It will be hard to fill the mighty planet-traversing shoes of Sir David Attenborough, Britain's greatest broadcasting naturalist. But the BBC has found an alternative to his voice in Daniel Craig, the actor better known to cinema-goers as James Bond, reports the <a href="http://www.independent.co.uk/news/media/tv-radio/pay-attention-007-daniel-craig-replaces-sir-david-attenborough-as-voice-of-bbc-nature-films-2276841.html"
Craig has been chosen to spearhead an attempt by the BBC to use natural history to generate millions of pounds from international film audiences and ease the acute funding problems at the corporation. In his first venture into film narration, he will feature in One Life, a film that uses footage from the acclaimed BBC series Life, which has been hosted by Sir David since it first appeared as Life On Earth in 1979.
Craig said he was "very proud" to be part of the project. "The BBC Natural History Unit have proven, year after year, that their documentary skills are second to none," he said. "For the filmmakers who spend their entire lives recording beautiful images of dwindling wildlife, I have only a sense of awe and a deep rooted respect."
One Life is being made by BBC Earth, a global brand for BBC Worldwide, the commercial arm of the BBC, which means the film is not being funded by the licence fee but is an investment designed to generate more money. It is one of three movies by BBC Earth which will take the corporation's natural history expertise into cinemas. The others will be Walking with Dinosaurs 3D and a wildlife movie, provisionally entitled Africa 3D.
Amanda Hill, managing director of the BBC Earth and Walking with Dinosaurs brands at BBC Worldwide, said the intention was to make films that were "as entertaining as they are informative". She said: "Audiences know that a BBC production will bring them the most compelling stories from nature and with [theatrical release] we have the opportunity to do this on a cinematic scale." In One Life, Craig will describe the escapades of around 20 animals, from a Darwin's beetle to a humpback whale.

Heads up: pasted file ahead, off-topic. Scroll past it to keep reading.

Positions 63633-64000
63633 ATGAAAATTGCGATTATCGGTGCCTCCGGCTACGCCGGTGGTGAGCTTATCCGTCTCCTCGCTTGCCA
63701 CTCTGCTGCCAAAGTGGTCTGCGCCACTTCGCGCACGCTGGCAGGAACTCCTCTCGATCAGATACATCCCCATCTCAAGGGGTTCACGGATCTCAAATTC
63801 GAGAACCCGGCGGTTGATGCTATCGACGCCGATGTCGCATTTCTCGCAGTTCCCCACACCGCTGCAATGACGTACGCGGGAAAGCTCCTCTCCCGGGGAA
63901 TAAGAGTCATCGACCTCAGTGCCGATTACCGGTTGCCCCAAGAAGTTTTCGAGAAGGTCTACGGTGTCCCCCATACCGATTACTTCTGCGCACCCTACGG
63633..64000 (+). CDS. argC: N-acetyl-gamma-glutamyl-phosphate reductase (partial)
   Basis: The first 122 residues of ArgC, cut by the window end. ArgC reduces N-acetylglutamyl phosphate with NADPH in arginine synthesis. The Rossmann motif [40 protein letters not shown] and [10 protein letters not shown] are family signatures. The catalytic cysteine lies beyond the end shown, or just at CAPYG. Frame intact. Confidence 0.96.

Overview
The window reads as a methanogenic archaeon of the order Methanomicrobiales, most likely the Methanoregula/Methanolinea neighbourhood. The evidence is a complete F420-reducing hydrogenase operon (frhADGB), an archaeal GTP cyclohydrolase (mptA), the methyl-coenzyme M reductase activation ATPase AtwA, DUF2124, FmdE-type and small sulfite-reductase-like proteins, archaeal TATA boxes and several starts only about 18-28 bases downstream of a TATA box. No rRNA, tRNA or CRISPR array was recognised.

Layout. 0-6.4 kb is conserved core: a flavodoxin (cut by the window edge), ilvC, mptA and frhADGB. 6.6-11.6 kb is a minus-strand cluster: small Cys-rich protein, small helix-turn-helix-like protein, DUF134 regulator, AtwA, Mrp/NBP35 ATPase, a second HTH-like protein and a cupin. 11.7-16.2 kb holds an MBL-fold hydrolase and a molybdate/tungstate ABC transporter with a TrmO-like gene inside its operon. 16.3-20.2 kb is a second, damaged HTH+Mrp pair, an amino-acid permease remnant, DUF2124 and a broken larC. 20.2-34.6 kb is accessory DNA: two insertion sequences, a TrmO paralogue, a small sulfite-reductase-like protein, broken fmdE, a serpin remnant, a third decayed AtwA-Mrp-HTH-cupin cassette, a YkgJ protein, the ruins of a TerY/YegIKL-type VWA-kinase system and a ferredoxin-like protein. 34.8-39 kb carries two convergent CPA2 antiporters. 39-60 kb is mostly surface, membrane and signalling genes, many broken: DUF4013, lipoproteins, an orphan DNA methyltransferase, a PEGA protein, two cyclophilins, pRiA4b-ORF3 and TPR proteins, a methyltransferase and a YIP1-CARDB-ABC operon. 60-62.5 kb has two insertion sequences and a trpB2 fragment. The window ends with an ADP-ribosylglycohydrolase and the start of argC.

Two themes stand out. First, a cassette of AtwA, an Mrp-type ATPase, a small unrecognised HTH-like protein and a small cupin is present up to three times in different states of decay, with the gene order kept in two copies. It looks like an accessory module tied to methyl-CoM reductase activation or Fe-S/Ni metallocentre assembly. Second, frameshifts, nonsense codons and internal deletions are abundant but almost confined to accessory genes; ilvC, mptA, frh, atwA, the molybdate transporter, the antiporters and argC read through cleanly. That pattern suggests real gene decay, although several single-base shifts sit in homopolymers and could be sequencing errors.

Sir David, who will be 85 next month, returns to BBC television in the autumn with a seven-part series Frozen Planet, which is expected to be his last large-scale project for the corporation. A retrospective is being planned for next year to mark the 60th anniversary of his joining the BBC.
One Life, which is in HD, will launch in Japan in September and is expected to arrive in British cinemas before the end of the year. It takes a broader theme than the Life television series and is seen by the BBC as a separate project. "The TV series was about the diversity of all the animal groups on the planet, a very encyclopaedic look," said Neil Nightingale, creative director for BBC Earth. "For theatrical [release] we saw a unique story ... that was very suitable for a cinema audience. That was the story that no matter how different the millions of species on earth are, including [humans], they all go through the same stages of life and have the same challenges and aspirations."
Walking with Dinosaurs 3D is a three-year $65m (£39m) project with Twentieth Century Fox and the star of the film will be a pachyrhinosaur, a plant-eating creature from 70 million years ago. Full production begins next month and the film is expected to be released in 2013.
"There is no subject that is better suited to 3D than natural history," said Mr Nightingale. "3D works really well when it immerses you in different worlds – think of the world of Avatar and how it takes you to that fabulous rainforest setting." Audiences, he said, will feel "as though they are walking amongst great herds of dinosaurs and experiencing them for real".
The film, set in Alaska, hopes to build on the popularity of the Walking with Dinosaurs arena tour, which BBC Worldwide has taken around the globe. Mr Nightingale said of the pachyrhinosaur: "They were social animals and lived in herds," he said. "There were many aspects of their biology which made them great to tell a story, all supported by the fossil finds." Ms Hill said the "really soft" pachyrhinosaurs would appeal to women and children, which was important in ensuring the film's commercial success.
Africa 3D is also a three-year project and filming has not yet begun. "We will be able to transport people to the most fabulous locations and it will be the closest it will ever feel to being there without going there for real," said Mr Nightingale. "It's an epic journey of discovery to discover how nature is more magical than anything we could ever conjure up in our own imagination."